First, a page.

Illuminati (33rd Degree)

It's not so much that I admire Keynes as it is that I credit him with the idea of deficit spending to inject funds into the economy. His approach is sort of the opposite of laissez-faire economics.

I think that the stereotype of Republicans and Libertarians views them as tending towards laissez-faire and the stereotype of Democrats and Socialists views them as Keynesians. But I think this kind of polarization tends to put each side against each other and limits healthy discourse. Better, in my opinion, to see the strengths and weaknesses of each approach, and to use them when and where they make the most sense.

So what I think is that balance is always our friend.

Republicans and Libertarians can embrace Keynesian economics as long as the deficit spending is truly targeted at resources that all people use. Things like infrastructure, roads and dams and the military. Democrats and Socialists can embrace laissez-faire as long as things are running smoothly. For that matter, everyone can.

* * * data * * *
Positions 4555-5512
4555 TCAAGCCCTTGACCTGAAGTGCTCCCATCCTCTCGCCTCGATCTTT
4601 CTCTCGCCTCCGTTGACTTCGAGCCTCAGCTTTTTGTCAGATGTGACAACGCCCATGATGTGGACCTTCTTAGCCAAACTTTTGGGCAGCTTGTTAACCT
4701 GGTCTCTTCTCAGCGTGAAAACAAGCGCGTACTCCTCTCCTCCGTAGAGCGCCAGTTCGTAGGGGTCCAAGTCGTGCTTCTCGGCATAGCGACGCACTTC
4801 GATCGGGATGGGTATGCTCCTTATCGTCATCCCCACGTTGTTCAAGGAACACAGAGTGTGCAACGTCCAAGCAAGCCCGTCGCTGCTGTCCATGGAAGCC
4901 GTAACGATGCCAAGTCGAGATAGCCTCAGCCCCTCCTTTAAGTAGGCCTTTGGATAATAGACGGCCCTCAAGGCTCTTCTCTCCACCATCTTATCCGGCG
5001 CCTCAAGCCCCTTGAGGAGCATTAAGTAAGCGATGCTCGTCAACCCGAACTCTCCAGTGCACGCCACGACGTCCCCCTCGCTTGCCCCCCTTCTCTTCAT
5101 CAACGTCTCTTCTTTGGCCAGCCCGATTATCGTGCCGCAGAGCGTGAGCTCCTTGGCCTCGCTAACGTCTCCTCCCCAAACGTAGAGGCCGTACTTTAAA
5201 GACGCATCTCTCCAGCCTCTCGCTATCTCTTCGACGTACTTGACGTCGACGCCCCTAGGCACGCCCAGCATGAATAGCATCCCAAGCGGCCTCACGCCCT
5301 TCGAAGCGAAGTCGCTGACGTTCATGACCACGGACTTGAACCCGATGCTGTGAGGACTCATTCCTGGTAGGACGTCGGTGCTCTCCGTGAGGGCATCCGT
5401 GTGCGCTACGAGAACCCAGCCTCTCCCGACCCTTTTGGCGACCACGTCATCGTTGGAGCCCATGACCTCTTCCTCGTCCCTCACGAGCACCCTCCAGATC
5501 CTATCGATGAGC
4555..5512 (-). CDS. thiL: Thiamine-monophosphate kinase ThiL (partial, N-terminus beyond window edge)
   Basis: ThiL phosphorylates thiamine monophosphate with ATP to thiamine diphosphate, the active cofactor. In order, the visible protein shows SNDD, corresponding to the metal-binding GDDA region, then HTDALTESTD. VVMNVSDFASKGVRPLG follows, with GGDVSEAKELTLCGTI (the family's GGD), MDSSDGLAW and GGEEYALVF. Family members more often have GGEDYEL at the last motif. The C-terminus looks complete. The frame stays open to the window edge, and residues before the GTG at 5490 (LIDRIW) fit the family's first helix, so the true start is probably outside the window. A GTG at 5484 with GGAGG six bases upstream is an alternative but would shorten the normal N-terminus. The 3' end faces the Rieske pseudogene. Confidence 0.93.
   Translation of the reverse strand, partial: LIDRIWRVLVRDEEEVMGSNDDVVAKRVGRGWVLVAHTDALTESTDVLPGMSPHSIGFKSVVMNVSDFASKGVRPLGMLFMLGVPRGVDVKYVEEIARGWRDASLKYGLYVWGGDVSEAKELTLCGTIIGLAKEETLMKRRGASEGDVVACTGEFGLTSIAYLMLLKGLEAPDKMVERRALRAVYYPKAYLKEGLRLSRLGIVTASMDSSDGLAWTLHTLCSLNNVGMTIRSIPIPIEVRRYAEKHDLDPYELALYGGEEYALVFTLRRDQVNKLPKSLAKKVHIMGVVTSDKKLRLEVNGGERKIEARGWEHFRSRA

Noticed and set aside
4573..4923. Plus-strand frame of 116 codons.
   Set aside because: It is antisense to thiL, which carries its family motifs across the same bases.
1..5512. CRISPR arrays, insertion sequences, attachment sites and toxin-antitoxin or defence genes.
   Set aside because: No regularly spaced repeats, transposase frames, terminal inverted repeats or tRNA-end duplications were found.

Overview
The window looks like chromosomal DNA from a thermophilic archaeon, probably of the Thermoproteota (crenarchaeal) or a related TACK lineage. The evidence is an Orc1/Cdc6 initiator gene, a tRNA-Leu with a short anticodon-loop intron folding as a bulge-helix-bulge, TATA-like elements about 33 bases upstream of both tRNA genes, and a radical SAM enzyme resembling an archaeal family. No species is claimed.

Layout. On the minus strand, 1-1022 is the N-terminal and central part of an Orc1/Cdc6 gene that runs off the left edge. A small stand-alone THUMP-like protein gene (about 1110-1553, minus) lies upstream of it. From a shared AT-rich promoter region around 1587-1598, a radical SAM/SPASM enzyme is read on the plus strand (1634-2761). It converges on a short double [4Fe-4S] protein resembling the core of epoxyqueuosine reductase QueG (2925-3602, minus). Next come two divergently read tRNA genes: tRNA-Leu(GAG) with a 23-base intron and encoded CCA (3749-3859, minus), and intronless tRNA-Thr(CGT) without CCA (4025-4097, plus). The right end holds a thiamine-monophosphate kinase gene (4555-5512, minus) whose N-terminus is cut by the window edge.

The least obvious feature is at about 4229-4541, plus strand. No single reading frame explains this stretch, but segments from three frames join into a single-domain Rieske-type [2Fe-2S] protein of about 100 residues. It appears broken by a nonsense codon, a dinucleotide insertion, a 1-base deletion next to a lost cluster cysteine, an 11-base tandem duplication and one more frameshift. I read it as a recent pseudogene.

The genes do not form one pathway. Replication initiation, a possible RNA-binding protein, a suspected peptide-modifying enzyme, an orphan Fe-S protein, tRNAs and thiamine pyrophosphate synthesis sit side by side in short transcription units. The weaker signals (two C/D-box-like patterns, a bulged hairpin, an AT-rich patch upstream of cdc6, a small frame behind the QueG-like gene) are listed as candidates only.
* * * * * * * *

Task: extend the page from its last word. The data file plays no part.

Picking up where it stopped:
I do think that times like these - when we face a major economic challenge - is when a Keynesian approach makes the most sense. Those checks that just went out will help folks that lost jobs. They'll spend it on a variety of things and keep businesses going, which in turn can employ a few people. This kind of stimulus is probably required to keep the economy from stalling.

But I also think that deficit spending should be avoided when we are on decent economic footing. That's when I think it makes sense to go with a "balanced budget" or even one that pays down debt. Seems to me that to have a budget deficit at any time that isn't a financial emergency is sort of like national gluttony.